Opinion: What rubbish subsidy removal?

ny Stanley Ilechukwu

I’ve been listening to all the arguments for and against the “subsidy removal”of the Buhari led government and it’s just hilarious. From that of the current government, whose hand has been forced to execute this “removal” due to the economic backlash necessitated by the uncertainty and the half-thought out policies it has churned out over the course of the last eleven months, to those who partook in the 2012 #OccupyNigeria protests either out-rightly flip-flopping or trying to revise their reasons for the protest. A shout out too to politicians and “activists” who rode on the back of the protests to gain popularity but have now had a “damascene conversion” and currently are for “subsidy removal”. What rubbish!

Let me state categorically that the current policy IS NOT a subsidy removal. What we have now the government, having realized (I think) that their forex policy has instituted a two tier exchange rate system, has made it impossible for independent marketers to source forex at the official rate, import PMS, sell and make a profit, decided to review the PPPRA template and increase price, with a cap, to reflect a presumed interbank exchange rate of N285/$. Unfortunately, this won’t end the fuel scarcity as the current black market exchange rate is N360/$, effectively rendering the PPPRA template useless. What rubbish!

We might not be paying subsidy at the moment but trust me, once the two major variables that affect PMS prices increase, international crude oil prices and exchange rate (this has already increased), the subsidy will return and by the current trends, this would occur in 6 months or less. When that time comes, will PPPRA review again and increase price or will the government finally bite the bullet and take their hands off price regulation and focus solely on quality regulation? Only time will tell.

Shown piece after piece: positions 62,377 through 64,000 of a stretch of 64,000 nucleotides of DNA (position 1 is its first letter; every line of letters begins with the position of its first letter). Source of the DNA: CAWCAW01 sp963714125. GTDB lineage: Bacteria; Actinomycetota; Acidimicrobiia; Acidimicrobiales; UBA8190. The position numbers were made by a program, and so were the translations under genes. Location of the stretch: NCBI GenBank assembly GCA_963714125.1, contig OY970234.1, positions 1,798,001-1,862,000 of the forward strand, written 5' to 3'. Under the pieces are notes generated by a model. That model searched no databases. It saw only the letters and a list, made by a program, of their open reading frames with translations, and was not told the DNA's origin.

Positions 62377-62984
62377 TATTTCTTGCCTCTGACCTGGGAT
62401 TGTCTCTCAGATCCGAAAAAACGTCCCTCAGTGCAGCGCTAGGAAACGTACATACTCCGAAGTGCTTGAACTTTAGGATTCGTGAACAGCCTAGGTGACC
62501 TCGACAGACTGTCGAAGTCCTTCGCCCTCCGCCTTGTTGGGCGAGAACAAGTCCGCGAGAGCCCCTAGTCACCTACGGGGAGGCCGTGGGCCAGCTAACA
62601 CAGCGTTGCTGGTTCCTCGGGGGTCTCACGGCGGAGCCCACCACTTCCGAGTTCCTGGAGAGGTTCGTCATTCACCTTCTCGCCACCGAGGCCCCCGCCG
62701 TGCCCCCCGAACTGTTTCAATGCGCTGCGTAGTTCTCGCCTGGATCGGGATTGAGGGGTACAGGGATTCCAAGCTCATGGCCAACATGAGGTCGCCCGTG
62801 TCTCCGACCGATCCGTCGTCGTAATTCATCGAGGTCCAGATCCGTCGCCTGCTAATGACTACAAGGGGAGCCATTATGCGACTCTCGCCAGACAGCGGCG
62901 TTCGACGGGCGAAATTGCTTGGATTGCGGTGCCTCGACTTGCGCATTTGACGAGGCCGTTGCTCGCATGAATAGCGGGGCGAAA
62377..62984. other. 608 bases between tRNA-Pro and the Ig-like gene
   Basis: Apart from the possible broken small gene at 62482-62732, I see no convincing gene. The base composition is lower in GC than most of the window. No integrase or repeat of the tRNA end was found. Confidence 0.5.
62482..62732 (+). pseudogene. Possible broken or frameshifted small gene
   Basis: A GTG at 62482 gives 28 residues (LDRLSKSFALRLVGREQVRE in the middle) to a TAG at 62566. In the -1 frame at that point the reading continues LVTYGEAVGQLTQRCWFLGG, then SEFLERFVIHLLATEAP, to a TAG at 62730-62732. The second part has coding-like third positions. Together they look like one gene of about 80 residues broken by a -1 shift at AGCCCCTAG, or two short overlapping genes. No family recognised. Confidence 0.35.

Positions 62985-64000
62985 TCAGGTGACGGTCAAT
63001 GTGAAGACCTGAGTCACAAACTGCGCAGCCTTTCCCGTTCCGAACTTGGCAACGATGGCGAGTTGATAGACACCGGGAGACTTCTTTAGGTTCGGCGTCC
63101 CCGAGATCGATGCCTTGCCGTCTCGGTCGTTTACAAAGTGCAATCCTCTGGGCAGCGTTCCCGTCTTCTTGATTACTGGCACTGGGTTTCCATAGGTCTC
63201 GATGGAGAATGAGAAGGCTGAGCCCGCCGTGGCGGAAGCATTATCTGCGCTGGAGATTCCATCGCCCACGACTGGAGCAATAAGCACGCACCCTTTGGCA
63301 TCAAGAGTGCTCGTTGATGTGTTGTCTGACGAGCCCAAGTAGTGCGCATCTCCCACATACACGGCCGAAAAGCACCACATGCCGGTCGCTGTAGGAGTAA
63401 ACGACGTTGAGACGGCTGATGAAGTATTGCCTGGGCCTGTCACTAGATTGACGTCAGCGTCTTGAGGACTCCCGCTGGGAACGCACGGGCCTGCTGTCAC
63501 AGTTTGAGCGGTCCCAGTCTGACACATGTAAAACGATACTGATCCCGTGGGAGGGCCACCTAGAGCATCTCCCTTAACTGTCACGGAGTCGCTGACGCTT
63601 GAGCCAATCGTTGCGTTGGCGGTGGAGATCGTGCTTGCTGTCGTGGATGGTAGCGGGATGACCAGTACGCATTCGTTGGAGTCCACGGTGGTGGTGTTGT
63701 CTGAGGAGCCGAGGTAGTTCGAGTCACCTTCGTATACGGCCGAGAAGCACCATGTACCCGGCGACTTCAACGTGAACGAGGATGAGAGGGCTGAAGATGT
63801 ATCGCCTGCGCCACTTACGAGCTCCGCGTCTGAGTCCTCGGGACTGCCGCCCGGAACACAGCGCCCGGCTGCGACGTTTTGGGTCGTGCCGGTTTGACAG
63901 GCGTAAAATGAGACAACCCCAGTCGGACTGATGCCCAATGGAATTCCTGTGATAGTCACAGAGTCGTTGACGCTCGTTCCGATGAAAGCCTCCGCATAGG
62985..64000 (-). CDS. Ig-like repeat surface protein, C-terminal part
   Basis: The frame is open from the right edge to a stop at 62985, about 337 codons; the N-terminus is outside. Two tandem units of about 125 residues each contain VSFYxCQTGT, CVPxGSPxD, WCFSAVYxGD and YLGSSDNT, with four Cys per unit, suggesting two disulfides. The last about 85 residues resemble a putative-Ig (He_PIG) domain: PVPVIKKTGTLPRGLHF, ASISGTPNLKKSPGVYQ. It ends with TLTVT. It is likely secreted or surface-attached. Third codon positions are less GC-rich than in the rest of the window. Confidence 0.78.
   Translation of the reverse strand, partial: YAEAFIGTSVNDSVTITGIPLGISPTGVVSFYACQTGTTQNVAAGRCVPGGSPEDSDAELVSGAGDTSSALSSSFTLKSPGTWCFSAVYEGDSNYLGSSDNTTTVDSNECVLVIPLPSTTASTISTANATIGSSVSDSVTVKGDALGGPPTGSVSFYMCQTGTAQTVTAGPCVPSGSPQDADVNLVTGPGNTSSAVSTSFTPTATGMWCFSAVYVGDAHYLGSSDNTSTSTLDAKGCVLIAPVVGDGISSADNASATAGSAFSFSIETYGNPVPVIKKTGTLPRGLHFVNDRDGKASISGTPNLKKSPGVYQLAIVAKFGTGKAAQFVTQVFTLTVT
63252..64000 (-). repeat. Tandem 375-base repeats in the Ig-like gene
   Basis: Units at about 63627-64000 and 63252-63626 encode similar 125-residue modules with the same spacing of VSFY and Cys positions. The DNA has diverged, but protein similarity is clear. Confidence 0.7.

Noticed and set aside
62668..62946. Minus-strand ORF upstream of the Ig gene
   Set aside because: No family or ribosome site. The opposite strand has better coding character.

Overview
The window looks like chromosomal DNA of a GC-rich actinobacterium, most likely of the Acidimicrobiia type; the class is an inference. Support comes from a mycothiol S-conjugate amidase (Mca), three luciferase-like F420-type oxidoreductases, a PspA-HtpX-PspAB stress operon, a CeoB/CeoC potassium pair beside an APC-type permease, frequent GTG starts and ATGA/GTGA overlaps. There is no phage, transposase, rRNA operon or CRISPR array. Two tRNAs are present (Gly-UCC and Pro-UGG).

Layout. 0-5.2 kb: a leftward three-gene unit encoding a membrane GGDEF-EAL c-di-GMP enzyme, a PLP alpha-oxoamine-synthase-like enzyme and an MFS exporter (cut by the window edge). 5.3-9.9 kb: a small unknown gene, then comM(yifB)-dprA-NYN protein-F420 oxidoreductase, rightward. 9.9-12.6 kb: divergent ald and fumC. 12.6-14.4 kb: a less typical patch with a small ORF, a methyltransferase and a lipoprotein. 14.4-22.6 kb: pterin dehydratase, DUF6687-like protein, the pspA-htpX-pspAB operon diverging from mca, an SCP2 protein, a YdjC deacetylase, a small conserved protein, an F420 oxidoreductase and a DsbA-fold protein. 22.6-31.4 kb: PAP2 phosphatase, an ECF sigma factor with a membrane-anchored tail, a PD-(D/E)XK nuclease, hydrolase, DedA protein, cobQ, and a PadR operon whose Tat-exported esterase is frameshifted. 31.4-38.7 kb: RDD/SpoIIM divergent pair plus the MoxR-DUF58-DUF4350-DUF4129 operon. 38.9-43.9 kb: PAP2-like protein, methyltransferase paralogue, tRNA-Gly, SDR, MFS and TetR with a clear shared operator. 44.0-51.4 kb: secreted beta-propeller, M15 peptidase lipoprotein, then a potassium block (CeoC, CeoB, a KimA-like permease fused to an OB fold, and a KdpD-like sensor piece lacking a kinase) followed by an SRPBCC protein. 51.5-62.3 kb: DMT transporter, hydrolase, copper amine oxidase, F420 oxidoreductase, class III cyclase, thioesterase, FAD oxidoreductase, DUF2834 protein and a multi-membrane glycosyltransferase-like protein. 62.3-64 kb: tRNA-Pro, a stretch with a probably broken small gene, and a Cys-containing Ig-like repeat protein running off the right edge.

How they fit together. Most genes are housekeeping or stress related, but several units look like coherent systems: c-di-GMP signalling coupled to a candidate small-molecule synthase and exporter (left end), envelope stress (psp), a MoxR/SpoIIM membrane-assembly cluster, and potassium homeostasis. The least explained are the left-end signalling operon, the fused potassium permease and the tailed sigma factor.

Now to some historical context. In 2012, the government decided to do away with subsidy and completely deregulate the downstream but we protested and kicked against it. People had lots of reasons for this despite the arguments put forward by Deziani Allison Madueke, Ngozi Okonjo-Iweala, Sanusi Lamido and President Goodluck Jonathan.

The arguments for deregulation were hinged on the massive corruption in the whole process and the difficulty in policing every aspect of the chain due to the number of stakeholders involved, its unsustainability both then and in the future, the opportunity to free up funds for other developmental initiatives and most of all, the fact that a deregulated sector would encourage needed private investment in the sector which would not only lead to more jobs but would ultimately turn Nigeria into a petrochemical hub.

Those against the policy did so for a variety of reasons. For some, it would have led to an increase in the cost of living which was unacceptable, some were of the opinion that Nigerians should not bear the cost of government inefficiencies, for some, it was an opportunity for political relevance and for the rest, they would rather Nigeria burns than accept any policy coming from the other side. Currently there is a new twist to reasons behind the 2012 protest. The revisionist reason called trust. They didn’t trust the government to use the savings judiciously so they protested to prevent the savings in the first place…confused yet? What rubbish!

Where do I stand in all these? Well, I am a strong proponent of market economics in almost every aspect of human interaction except in the healthcare sector where free market policies might not give the most optimal results. I was in support of subsidy removal in 2012 and would still support it now if the sector is completely deregulated. By deregulation, I mean the complete removal of price caps, dissolution of PPPRA, an open market which neither hinders entry nor exit and a strong quality regulatory mechanism. Until this is done I do not support the present “subsidy removal”.

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